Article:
In a one of his many accounts now covered by international media (Karimi 2012), Chief Kariuki describes how on one chilly evening he got a distress call from a neighbour whose house was being broken into by burglars. He turned to Twitter, and typed a tweet in Swahili:

Kuna wezi kwa baba Kelven saa hii pale Tuinuane. wako sitting room. tafadhalini tusaidiane. (There are thieves in Kelven’s dad’s house at this moment. They are in his living room. Please let us all help!).

The response was almost instant. Barely a minute later, there was a follow up tweet from the chief announcing:

Hao wakora wametoroka. asante kwa wale walio jitolea. (Those thugs have now run away, many thanks to all who volunteered).

Residents who subscribed to his tweets had jumped into action, surrounded the house and in the process scared the thugs who fled into the night. These tweets and many others like them have prompted group action and mobilised members of Lanet Umoja in real time to respond to emergencies. This has made the chief very popular. However, there are residents who claim that the Lanet Umoja residents defy the name of their village (umoja means unity) and that such group action does not work seamlessly.11 Kamau, who runs a gambling game at Umoja Shppping centre, explained:

I have not heard of anyone leaving their house as a result of a Twitter-led distress call. How can you? Imagine the risk you expose yourself to by venturing out when armed robbers are scampering away in panic. I just think most robbers simply disappear in the darkness because they are also on the platform and they fear confrontations with people. Everyone knows this so no one leaves their house.12

However, Chief Kariuki denies such sentiments. He does accept the fact that most robbers escape since they are part of the network. He sees this as a form of crime prevention despite the fact that the communication flows within the network facilitates robbers’ easy escape. One assistant chief argued that there was a need to rethink the use of Twitter in community policing since the network was good for prevention of crime but not apprehension of criminals. She argued:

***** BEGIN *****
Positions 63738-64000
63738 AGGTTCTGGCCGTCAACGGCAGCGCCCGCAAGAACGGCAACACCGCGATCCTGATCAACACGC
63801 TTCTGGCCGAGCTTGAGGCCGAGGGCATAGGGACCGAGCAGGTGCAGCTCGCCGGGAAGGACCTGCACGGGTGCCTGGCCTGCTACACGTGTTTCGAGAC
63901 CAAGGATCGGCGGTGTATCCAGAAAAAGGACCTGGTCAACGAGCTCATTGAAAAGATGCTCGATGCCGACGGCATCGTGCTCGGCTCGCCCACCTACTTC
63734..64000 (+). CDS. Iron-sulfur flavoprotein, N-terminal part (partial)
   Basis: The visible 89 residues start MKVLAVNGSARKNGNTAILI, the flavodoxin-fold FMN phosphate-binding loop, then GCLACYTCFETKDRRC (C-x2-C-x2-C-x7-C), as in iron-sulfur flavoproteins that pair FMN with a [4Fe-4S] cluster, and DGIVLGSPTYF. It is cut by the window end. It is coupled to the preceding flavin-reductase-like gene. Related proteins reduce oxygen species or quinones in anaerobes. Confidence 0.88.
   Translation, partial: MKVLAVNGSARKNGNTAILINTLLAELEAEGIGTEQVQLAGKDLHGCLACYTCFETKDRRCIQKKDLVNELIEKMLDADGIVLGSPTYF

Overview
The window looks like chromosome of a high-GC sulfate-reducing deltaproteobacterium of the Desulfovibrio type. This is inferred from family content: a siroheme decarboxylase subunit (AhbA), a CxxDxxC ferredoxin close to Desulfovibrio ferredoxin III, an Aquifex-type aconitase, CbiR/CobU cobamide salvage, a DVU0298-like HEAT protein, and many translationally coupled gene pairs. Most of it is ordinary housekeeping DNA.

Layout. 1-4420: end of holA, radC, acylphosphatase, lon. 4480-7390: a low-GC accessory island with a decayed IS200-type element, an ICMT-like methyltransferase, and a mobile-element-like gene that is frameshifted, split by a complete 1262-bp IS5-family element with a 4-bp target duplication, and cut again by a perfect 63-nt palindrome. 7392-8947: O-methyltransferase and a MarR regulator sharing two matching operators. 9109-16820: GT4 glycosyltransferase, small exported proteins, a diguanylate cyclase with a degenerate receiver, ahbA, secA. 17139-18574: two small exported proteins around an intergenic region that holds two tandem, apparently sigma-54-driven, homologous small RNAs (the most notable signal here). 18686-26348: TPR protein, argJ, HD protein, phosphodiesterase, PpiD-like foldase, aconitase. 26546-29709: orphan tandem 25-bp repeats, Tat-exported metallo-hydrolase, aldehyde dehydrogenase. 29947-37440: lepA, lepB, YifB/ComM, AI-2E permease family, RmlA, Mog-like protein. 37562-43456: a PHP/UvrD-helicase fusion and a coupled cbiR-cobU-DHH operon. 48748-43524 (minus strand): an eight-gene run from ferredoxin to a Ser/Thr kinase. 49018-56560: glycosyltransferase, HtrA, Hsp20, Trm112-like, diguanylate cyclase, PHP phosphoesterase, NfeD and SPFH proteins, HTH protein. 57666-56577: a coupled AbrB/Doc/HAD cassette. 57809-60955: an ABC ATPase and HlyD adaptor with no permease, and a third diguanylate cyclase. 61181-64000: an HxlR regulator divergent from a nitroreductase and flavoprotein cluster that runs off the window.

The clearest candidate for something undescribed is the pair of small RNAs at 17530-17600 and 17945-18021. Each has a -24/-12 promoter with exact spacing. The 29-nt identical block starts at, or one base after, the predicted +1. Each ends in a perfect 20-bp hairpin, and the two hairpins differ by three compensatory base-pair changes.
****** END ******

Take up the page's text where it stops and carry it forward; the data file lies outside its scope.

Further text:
Our work as civil servants in charge of security is evaluated purely on actual arrests. For as long as robbers keep being part of our ‘intelligence’ network, we are failing terribly. We might say that we are preventing crime but we need to also make actual arrests of these criminals. Also, we realise that sending distress calls via Twitter only makes robbers more vicious since they panic and imagine the entire village is aware of their whereabouts. As a matter of fact I know of many of our police officers who are reluctant to respond to network initiated alarms because of the probability of running into a panicked gang of criminals who would fire at the slightest hint of movement. The network’s greatest weakness is the broadcasting of what I feel is security intelligence which should only be consumed by a small relevant public.13

However, Chief Kariuki feels that such a narrow definition of community policing evidenced by actual arrests of criminals is not helpful. The emphasis on arrests and conviction only leads to hardening criminals once they are released from prisons. He also believes that the best form of security comes from below and involves the community as their own policemen. It is worth noting that no incidences of criminals turning violent towards either policemen or victims of crime have been reported in Lanet Umoja. Nevertheless, the chief’s Twitter performance often goes beyond responding to security matters and, as the following section will show, emergencies and distress calls are only a part of what is essentially a broader deliberative practice that allows Chief Kariuki to experiment with various roles through his position as a chief. Among the first of such tweets was in November 2011 when an elderly man fell into a freshly dug latrine:

Kuna mzee dani ya shimo umoja 2 area. tume ongea nayeye na simu lalini mteja sasa. (There is an old man who just fell inside an unused latrine near Umoja 2 area. I spoke to him a while ago on phone but his phone has gone off).

There was an instant response especially from villagers living in Umoja 2 area and within hours the old man was pulled out alive but with broken limbs. The confirmation was relayed in a subsequent Tweet about two hours later: